IF, AS SEEMS LIKELY, the people of Montenegro say yes to secession from Serbia and the restoration of their independence after nearly ninety years, their decision will bring to an end a long period of speculation and political manoeuvring, not only...
Pictures on the Page: Sheila Corr, History Today Picture Editor, Explains How Pictures, Properly Archived and Used, Can Add to Our Knowledge of the Past
'FASCINATING PICTURES--WHERE DO THEY COME FROM?' 'Why can't I find pictures like that on Google?' and 'Why are they not mentioned in the text?' are a few of the comments readers made in our recent readership survey. The last question is the easiest...
Portsmouth: Graham Gendall Norton Introduces a City That Has Faced Invasions and Foreign Adventures since Roman Times
TWO THOUSAND YEARS RISE AND FALL with the tide as it swirls through the narrow channel at Portsmouth Point and into the harbour. The city is sited at, and named after, the mouth of a port, Portchester, around four miles further north. The great harbour...
Romancing the Stone: Discovered during the French Occupation but Seized by the Victorious British after Six Months of Desert Battle, the Rosetta Stone Symbolized the Struggle for Cultural Supremacy between Two Great Rivals, Both on a Quest for Knowledge and Archaeological Riches. Jonathan Downs Tells How Exactly the Rosetta Stone Found Its Way to Britain
IN FEBRUARY 1802, the captured French frigate HMS L'Egyptienne sailed into Portsmouth harbour. On board was Colonel Tomkyns Hilgrove Turner (1766-1843) and in his charge, so he claimed, a relic that had set the academic world ablaze: the Rosetta Stone--the...
Round and About: May 2006
Museum and Galleries Month April 29th-June 4th Various UK locations Tel: 020 7233 9796 www.mgm.org.uk www.24hourmuseum.org.uk May sees the collaboration of UK museums, art galleries and heritage attractions in a month-long programme of activities....
The Foundation of Belgium: Philip Mansel Recalls the Creation of the Kingdom of Belgium in 1831, in a Successful Act of Co-Operation between London, Paris and Brussels
BELGIUM IS OFTEN DISMISSED as an artificial country, with no clear identity. In fact since the golden age of the Dukes of Burgundy in the fifteenth century, Flanders and Brabant, Brussels, Bruges and Antwerp have been among of Europe's cultural and...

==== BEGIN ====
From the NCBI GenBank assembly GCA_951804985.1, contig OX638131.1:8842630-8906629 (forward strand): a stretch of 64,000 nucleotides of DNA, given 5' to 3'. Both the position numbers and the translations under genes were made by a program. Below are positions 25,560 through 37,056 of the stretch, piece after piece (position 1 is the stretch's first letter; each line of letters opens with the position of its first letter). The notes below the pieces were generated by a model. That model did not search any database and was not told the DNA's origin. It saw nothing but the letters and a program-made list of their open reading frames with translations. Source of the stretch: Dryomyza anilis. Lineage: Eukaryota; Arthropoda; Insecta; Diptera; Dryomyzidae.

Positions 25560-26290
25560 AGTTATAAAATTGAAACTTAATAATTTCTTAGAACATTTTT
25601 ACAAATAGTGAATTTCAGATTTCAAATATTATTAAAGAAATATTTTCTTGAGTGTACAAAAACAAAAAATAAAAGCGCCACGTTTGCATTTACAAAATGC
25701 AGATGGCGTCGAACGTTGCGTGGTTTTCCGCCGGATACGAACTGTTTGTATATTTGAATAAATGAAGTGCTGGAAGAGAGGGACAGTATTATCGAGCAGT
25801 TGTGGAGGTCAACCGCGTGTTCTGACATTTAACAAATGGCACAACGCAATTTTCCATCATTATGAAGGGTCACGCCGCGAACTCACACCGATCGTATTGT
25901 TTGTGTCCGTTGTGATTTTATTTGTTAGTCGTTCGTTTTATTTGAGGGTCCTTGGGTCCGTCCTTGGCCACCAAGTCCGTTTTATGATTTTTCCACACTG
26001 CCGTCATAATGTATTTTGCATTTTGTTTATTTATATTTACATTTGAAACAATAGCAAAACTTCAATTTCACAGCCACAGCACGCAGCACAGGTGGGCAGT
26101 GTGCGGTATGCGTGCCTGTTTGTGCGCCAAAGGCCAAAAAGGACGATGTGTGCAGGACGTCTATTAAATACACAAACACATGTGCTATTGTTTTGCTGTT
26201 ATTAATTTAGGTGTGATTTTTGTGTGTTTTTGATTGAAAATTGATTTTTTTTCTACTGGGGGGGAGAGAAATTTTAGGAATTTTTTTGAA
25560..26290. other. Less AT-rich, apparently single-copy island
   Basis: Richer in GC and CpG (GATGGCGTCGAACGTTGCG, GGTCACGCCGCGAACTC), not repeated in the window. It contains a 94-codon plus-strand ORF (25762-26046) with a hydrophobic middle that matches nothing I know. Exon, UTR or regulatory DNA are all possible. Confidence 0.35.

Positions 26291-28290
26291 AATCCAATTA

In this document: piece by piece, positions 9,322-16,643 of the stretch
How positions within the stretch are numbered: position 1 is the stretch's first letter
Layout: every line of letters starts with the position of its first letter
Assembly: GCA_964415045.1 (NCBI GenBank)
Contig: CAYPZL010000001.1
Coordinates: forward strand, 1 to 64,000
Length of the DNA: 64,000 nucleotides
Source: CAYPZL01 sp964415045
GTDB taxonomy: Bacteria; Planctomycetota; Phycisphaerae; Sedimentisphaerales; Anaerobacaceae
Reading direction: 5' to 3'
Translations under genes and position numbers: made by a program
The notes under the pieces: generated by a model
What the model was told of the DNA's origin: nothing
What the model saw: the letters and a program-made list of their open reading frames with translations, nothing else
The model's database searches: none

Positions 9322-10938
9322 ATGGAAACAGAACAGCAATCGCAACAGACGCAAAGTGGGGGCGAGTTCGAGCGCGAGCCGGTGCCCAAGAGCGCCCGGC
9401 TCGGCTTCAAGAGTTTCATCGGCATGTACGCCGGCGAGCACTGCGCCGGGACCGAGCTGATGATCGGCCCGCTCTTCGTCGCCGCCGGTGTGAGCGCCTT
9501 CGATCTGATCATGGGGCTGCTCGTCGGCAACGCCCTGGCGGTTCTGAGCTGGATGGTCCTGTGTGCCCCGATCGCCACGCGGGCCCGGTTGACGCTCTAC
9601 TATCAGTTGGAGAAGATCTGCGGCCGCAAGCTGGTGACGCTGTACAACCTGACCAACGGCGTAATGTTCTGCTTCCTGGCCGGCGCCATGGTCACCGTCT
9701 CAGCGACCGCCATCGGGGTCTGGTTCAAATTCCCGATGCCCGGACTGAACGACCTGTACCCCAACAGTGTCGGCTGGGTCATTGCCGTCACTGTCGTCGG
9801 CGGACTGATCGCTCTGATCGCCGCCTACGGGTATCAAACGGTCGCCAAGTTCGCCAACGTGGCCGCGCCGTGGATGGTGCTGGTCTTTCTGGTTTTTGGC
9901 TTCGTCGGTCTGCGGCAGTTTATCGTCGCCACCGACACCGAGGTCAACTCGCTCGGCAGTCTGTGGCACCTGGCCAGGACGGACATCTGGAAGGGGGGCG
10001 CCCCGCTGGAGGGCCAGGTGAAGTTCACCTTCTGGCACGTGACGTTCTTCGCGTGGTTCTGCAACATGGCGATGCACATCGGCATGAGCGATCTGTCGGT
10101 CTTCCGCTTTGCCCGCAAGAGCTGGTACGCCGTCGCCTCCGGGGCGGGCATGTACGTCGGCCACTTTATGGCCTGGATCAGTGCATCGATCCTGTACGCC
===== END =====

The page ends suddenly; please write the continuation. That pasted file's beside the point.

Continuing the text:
The General Strike: On the 80th Anniversary of the General Strike, Martin Pugh Revisits One of the Most Bitter Disputes in History and Assesses Its Impact on Industrial Relations and the Wider Political Landscape of the Twentieth Century
EIGHTY YEARS AGO this month Britain experienced a unique event in her history. From May 4th to 12th, 1926, the General Strike largely paralysed her economy and threatened to bring down her elected government. Called to defend the miners from drastic...
The Voice for History: The Historical Association Is Celebrating Its Hundredth Birthday. Keith Robbins Appraises Its Past and Present Role in Acting as the Voice for 'History'
I AM NOT VERY KEEN on the proposed Historical Association,' wrote the medieval historian Reginald Lane Poole to A.F. Pollard, the recently appointed professor of constitutional history at University College, London, in April 1906. Pollard was an enthusiast...
Top Dog: Pedigree Marketing and Its Value: Margaret Walsh Tracks Down an Attempt to Link the Appeal of the Greyhound with the Brand Values of a Famous American Company
IN THE LATE 1950S AND 1960s the Greyhound Corporation, the largest provider of long-distance bus travel in North America, publicized its services by using a pedigree dog, believing that a campaign emphasizing breeding and class would identify bus travel...
Voices for History
ONE OF THE PURPOSES of a magazine like H/story Today is to contribute a regular public voice for our subject in the public arena. Not that British historians have a lot of trouble getting heard individually, of course, but the subject is one of such...